Sometimes it is the small, unreported events that provide interesting signs of a larger agenda in play.
Lawrence Sellin | All Articles
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Lawrence Sellin, Ph.D. is a retired colonel with 29 years of service in the US Army Reserve and a veteran of Afghanistan and Iraq. Colonel Sellin is the author of “Restoring the Republic: Arguments for a Second American Revolution “. He receives email at [email protected]
In June 2017, nearly two dozen Chinese, protected by a Pakistani security detail conducted surveys and took soil samples in areas west of the Pakistani port of Gwadar near the Iranian border, suggesting the possibility of a major new construction project, according to on-the-ground sources.
In a mid-December op-ed at The Daily Caller, I questioned what appeared to be signs of Chinese militarization of Pakistan, in particular, and in the Indian Ocean, in general.
According to a December 12, 2017 Urdu-language news site report, during a high-level meeting presumably between Chinese and Pakistani officials held on the last day of the November Chinese Economic Summit in Hong Kong, China offered to train Pakistani security forces to protect both the China-Pakistan Economic Corridor (CPEC) projects in Pakistan and the Chinese nationals working on them. That follows a September 17, 2017 official CPEC announcement, whereby China would “assist” Pakistan in “capacity building” of “civil armed forces.”
There is a reason why we are still struggling in Afghanistan. We are fighting the wrong war, using the wrong strategy, under conditions that make it virtually impossible to win.
One day while working for a multinational corporation in Europe, I began receiving emails about what I will call Project Blue. I had never heard of Project Blue. I then contacted one of my colleagues to enlighten me about Project Blue. Known for her straightforward manner, she said it was much the same as Project Red, but Project Red wasn’t working, so they changed the name.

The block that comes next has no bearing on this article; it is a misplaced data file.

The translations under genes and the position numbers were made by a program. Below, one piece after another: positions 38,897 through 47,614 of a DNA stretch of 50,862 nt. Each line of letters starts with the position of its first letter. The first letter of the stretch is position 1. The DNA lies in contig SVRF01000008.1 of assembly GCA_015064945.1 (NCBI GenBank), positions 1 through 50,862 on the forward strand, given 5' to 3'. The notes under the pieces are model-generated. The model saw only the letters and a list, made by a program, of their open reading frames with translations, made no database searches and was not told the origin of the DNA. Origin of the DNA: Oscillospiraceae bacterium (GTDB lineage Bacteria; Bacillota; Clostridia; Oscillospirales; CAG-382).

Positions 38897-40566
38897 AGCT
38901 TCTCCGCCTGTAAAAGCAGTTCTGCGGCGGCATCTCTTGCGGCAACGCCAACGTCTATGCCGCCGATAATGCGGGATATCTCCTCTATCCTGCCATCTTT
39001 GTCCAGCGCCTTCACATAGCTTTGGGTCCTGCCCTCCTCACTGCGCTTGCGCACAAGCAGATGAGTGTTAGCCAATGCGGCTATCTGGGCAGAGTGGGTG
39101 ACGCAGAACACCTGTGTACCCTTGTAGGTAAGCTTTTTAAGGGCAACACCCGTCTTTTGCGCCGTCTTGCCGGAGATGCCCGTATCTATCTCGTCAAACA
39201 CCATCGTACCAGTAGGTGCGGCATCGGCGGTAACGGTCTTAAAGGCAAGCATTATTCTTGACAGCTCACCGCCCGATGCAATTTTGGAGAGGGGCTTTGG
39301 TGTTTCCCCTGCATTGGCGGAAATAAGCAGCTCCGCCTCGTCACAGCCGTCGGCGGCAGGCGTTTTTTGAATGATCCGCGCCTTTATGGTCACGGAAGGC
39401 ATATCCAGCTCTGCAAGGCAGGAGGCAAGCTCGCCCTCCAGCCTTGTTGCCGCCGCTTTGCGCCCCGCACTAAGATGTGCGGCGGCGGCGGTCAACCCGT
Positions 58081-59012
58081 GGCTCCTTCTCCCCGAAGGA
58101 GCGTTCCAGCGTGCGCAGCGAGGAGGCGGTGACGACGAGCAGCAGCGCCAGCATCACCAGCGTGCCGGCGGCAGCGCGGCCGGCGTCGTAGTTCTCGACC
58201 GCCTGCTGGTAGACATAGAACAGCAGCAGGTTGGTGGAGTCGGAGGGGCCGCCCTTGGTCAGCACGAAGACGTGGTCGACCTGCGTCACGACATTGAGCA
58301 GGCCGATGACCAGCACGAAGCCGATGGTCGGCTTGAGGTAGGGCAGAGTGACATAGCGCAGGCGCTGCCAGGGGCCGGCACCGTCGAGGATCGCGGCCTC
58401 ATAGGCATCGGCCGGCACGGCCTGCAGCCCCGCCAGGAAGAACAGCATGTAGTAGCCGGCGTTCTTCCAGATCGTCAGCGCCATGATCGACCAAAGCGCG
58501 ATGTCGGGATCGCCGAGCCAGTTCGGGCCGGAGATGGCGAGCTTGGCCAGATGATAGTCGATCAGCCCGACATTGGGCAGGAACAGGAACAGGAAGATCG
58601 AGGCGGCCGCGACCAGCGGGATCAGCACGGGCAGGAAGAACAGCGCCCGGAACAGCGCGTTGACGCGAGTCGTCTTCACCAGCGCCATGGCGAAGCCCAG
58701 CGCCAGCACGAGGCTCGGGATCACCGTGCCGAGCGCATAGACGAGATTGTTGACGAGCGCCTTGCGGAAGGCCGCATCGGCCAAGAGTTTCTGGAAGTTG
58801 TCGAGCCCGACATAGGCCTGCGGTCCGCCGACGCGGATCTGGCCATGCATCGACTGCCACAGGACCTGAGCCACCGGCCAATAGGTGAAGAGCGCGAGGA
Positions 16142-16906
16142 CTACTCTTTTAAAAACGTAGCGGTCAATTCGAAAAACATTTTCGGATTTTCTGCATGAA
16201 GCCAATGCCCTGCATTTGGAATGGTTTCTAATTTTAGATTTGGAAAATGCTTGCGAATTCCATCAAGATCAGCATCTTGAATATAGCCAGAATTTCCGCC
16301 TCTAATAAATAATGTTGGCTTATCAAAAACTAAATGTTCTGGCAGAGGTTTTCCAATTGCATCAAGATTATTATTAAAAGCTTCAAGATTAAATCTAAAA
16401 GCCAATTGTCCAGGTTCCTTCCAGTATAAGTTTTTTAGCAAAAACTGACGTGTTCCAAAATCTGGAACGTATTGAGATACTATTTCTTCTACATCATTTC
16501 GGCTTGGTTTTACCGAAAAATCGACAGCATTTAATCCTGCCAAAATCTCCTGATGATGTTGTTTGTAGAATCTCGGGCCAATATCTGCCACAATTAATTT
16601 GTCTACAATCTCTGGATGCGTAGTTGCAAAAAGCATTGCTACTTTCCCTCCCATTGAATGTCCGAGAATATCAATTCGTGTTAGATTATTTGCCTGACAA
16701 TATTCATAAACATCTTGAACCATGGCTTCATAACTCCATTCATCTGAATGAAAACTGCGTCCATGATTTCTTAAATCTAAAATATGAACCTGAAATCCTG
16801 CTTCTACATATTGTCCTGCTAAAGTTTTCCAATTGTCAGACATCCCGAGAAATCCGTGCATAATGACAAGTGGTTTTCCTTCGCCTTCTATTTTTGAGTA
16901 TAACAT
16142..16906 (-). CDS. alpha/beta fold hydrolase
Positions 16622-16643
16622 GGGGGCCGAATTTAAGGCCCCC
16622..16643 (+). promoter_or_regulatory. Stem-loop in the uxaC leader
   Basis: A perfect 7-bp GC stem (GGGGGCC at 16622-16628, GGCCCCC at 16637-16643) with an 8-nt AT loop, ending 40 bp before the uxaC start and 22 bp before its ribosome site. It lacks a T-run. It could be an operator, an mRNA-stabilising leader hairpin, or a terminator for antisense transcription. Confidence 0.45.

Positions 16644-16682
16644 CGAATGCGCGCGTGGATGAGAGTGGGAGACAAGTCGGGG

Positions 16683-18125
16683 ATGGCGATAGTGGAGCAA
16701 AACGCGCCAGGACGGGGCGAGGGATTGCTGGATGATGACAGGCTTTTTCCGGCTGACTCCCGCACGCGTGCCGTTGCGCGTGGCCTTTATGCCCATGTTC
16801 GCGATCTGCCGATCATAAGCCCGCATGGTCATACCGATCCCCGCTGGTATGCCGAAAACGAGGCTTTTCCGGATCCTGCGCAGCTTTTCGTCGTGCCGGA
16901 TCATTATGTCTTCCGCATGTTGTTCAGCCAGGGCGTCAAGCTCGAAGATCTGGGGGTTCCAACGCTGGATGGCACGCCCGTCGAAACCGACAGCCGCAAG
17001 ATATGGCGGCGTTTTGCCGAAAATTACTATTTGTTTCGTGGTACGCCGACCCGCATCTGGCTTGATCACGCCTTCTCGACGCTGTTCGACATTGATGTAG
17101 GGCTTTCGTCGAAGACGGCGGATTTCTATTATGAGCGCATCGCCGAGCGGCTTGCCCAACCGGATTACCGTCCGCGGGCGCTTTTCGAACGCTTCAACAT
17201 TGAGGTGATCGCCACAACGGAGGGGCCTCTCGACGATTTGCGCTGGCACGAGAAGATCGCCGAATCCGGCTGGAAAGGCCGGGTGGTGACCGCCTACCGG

In a brief four minutes during a June 2017 PBS interview, retired Gen. David Petraeus, unconsciously revealed just how convoluted the thinking behind U.S. strategy in Afghanistan truly is.
It was not your typical Taliban improvised explosive device.
The common thread in the growth of Islamic extremism in Pakistan is its four decade official policy to harness Sunni militancy to suppress ethnic separatism and religious diversity domestically and advance its regional interests, particularly against Hindu India, Shia Iran and the perceived threat posed by Pashtun nationalism in Afghanistan.
Since its inception, religion has been used politically, as a unifying force, as a pretext for conquest and as a means to suppress dissent. It is the same for pseudo-religions like fascism and communism.
The China-Pakistan Economic Corridor (CPEC), which is part of China’s larger Belt and Road Initiative (BRI), aims to connect Asia through land-based and maritime economic zones. CPEC is an infrastructure project, the backbone of which is a transportation network connecting China to the Pakistani seaports of Gwadar and Karachi located on the Arabian Sea.
Ironically, Pakistan’s opposition to U.S. and NATO efforts to stabilize Afghanistan through its support of the Taliban and Haqqani insurgents would lead to greater regional instability and, perhaps, create an existential threat to Pakistan itself should Western forces withdraw.
The U.S. is actually fighting Pakistan in Afghanistan and, ultimately, the outcome will be determined by the Chinese.
That astute observation is not mine, but Indrani Bagchi’s writing for the Indian Economic Times:
Up until now his advisors have offered President Trump two choices for failure in Afghanistan, one quick, withdrawal, and one slow, a continuation of the failed strategy of the last sixteen years.
Stated simply, one gigantic, transnational jihadi region in South Asia will come to exist.
Few appreciate the depth and destructive consequences of Pakistan’s decades-long program to “Islamize” every aspect of the society in every remote corner of the country.
Regarding a new strategy for Afghanistan, even Pakistan’s former ambassador to the United States says that a tougher approach needs to be adopted toward his country:
While Washington D.C. frets over military stalemate and troop levels, American policy in Afghanistan and South Asia is about to be overtaken by events, which potentially could render the U.S. strategically irrelevant for a generation or more.